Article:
The Vertical Casacade System
Living walls, or green walls, are self-sufficient vertical gardens that are attached to a free-standing frame or to the exterior or interior of a building. With gardens becoming smaller, making use of every surface makes sense and can look striking. Many types of plants will tolerate the high life in a green wall, from herbs and fruit to grasses and ferns. Whether in sun or shade, covering walls with plants can enhance the smallest of spaces.
A unique and highly innovative living wall system that can be easily built and maintained. System that is robust, affordable, easy to use and offers an extensive selection of plants.
Vertical Cascade Garden is a system of self-watering and reinforced containers where custom made flowerpots are attached and secured. Approximately 35 plants per m2 ensures a rich and breathtaking appearance where creativity has no limits.
Key Benefits of a Nemec Wall:
- Highly competitive price
- 10 year material guarantee
- Air purification
- Noise attenuation
- Reduces stress and improves well-being
- Made of recycled material
- Self-watering flowerpots
- Automatic irrigation system
- Simple maintenance
- Instant impact, 1L plants planted from day one
- LEED and BREEAM credits
University of Greenwich Interior Wall
Watch this video about the Nemec Living Wall install at the University of Greenwich Green Roofs and Living Wall Centre. Shelley Mosco of Greenwich University's Landscape Architecture department talks us through how simple a nemec wall can be to install.
The Stockwell Street building has extensive and intensive green roofs which can be seen from many points within the building. But there was no internal vegetation. The studio and circulation spaces are now greatly enriched by the living wall. It freshens the air and provides a dazzling splash of colour to set off the whites, greys and blacks of the building interiors. It is most welcome.
SKANSKA, Interior Wall
Nemec living wall benefits continued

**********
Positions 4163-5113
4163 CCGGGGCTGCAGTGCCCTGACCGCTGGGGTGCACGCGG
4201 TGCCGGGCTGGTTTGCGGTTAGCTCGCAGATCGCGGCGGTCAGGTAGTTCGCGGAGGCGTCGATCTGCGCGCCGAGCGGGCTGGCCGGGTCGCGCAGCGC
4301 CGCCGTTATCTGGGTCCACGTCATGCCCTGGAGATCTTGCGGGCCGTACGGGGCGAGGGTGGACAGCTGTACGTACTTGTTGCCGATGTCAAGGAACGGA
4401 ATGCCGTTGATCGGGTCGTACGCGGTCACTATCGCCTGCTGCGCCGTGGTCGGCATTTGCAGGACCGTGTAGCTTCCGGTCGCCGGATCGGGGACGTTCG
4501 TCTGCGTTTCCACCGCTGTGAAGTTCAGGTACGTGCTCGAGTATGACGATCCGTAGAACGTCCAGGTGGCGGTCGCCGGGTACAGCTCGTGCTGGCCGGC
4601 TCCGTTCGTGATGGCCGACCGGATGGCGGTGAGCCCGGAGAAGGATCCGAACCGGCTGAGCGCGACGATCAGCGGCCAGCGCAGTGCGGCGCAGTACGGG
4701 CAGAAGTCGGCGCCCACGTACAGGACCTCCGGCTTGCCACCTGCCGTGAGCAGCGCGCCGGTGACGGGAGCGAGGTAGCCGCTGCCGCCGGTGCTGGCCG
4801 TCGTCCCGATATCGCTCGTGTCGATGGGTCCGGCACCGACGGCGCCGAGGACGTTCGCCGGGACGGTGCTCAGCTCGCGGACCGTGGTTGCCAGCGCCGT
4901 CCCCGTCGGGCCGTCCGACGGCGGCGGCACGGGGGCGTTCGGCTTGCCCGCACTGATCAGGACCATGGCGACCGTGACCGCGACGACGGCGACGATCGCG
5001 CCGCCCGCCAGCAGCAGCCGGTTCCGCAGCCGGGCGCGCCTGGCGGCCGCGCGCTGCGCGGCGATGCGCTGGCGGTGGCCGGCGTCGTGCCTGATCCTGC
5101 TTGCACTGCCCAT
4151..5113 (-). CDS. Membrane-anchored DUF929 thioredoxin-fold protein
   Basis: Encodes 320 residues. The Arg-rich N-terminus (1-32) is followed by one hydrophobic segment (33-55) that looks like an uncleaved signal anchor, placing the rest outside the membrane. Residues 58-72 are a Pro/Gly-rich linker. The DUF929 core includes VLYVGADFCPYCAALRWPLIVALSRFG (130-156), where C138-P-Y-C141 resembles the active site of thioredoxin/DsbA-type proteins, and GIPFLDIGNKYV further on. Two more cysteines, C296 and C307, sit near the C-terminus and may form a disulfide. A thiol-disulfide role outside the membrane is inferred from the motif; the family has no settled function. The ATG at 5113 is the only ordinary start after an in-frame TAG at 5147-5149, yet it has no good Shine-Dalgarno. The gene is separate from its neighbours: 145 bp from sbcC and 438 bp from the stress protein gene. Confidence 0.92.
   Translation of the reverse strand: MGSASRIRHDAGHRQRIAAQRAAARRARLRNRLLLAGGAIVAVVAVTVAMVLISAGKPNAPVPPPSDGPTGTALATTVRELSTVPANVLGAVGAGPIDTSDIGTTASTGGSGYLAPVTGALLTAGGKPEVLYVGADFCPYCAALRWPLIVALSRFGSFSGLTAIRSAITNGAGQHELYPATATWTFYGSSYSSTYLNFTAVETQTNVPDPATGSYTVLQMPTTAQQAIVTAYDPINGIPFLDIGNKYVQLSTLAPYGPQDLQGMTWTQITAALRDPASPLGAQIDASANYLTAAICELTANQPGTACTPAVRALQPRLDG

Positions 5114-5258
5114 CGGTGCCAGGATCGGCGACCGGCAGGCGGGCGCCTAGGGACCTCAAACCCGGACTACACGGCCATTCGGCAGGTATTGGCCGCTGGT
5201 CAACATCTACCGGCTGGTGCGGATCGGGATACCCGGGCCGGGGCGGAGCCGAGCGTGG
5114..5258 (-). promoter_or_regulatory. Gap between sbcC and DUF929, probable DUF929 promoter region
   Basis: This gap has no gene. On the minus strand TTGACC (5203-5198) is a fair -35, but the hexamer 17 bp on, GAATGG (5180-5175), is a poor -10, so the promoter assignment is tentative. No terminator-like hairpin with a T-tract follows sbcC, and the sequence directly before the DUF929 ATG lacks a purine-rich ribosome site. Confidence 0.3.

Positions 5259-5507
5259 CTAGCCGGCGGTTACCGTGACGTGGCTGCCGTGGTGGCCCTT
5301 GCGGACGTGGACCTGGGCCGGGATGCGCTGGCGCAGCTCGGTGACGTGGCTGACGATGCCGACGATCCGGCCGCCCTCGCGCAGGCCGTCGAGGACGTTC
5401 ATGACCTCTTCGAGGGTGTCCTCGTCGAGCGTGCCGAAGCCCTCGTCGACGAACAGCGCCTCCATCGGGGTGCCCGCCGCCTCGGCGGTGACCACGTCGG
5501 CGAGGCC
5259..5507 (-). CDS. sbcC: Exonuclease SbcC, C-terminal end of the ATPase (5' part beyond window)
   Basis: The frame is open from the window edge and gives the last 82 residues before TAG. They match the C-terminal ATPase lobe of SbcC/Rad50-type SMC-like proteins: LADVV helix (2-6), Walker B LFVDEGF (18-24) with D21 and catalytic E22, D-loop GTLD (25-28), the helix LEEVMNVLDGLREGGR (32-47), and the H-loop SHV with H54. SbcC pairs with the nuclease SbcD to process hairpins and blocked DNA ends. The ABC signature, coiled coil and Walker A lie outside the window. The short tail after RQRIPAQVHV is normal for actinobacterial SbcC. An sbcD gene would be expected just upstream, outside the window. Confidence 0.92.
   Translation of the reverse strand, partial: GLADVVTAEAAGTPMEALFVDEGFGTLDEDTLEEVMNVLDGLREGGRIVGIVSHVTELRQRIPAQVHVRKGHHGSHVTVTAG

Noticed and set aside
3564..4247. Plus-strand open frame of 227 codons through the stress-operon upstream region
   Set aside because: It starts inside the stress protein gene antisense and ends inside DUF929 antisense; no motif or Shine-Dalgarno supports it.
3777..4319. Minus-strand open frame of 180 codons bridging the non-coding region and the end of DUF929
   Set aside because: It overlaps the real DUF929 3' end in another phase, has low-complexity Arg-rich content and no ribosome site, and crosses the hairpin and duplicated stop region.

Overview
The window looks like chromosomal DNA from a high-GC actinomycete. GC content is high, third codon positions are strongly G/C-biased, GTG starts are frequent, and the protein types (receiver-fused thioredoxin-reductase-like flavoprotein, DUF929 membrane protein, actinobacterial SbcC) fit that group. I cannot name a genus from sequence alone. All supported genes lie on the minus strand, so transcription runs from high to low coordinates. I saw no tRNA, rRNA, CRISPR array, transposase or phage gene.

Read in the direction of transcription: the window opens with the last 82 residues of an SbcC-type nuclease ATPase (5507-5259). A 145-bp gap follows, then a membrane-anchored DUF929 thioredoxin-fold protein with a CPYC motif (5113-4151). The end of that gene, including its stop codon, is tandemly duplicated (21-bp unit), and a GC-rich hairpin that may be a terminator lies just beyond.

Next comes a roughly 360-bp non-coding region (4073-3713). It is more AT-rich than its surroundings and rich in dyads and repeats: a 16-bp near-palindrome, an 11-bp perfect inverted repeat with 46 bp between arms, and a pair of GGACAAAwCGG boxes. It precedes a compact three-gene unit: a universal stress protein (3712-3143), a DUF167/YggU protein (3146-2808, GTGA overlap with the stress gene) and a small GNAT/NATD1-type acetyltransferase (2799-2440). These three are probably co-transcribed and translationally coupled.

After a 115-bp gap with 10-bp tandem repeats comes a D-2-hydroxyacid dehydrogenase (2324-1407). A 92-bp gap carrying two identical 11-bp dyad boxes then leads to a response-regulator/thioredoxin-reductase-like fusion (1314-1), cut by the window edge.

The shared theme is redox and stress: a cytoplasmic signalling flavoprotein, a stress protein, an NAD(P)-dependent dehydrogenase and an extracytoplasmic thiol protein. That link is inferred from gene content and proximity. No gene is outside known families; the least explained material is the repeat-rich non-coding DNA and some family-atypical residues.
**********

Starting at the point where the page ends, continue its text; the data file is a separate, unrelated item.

Improved Energy Efficiency
Green walls can reduce the temperature fluctuations at a wall's surface from a range of 10-60ºC (50-140ºF) to one of 5-30ºC (41-86ºF), in turn limiting the movement of heat between building walls (Minke 1982). They cause this reduction by:
- Trapping a layer of air within the plant mass.
- Reducing ambient temperature via evapotranspiration and shading.
- Creating a buffer against wind during winter months.
Green walls can help lower the air temperature around intake valves, which means HVAC units will require less energy to cool air before being circulated around a building.
Building Structure Protection
Temperature fluctuations over a building's lifetime can be damaging to organic construction materials in building façades. Green walls provide an additional layer of exterior insulation and thereby limit thermal fluctuations.
Green walls protect exterior finishes and masonry from UV radiation and rain. They can also increase the seal or air tightness of doors, windows, and cladding by decreasing the effect of wind pressure (Peck et al. 1999).
The vegetated surface provided by strategic urban greenery such as green walls and roofs will block high frequency sounds, and when constructed with a substrate or growing medium support can also block low-frequency noises.
Green walls offer the opportunity for urban agriculture, such as vertical gardens of small fruits, vegetables, and herbs.
Green walls can reclaim disregarded space by providing aesthetic stimulation where it would not otherwise be found. They can also serve to create privacy and a sense of enclosure while limiting the negative psychological effects associated with property demarcation.
Reduction of the Urban Heat Island Effect
The reintroduction of vegetation into urban environments promotes the occurrence of natural cooling processes, such as photosynthesis and evapotranspiration.
With strategic placement of green walls, plants can create enough turbulence to break vertical airflow, which slows and cools down the air (Peck et al. 1999).
Improved Exterior Air Quality
Green walls mitigate air pollution levels by lowering extreme summer temperatures through photosynthesis, trapping particulate matter, and capturing gases.
The ability of green walls to provide thermal insulation for buildings means less demand on power, and as a result fewer polluting by-products are released into the air.
Green walls can help mitigate loss of biodiversity due to the effects of urbanization, help sustain a variety of plants, pollinators and invertebrates, and provide habitat and nesting places for various bird species.
Improved Health and Well-Being
Buildings that feature and promote access to vegetation have been documented as having a greater positive human health impact than those without (Honeyman 1987).
Studies have shown that visual access to natural settings leads to increased job satisfaction and productivity (Kaplan 2001) and post-operative recovery rates in medical facilities (Ulrich 1983)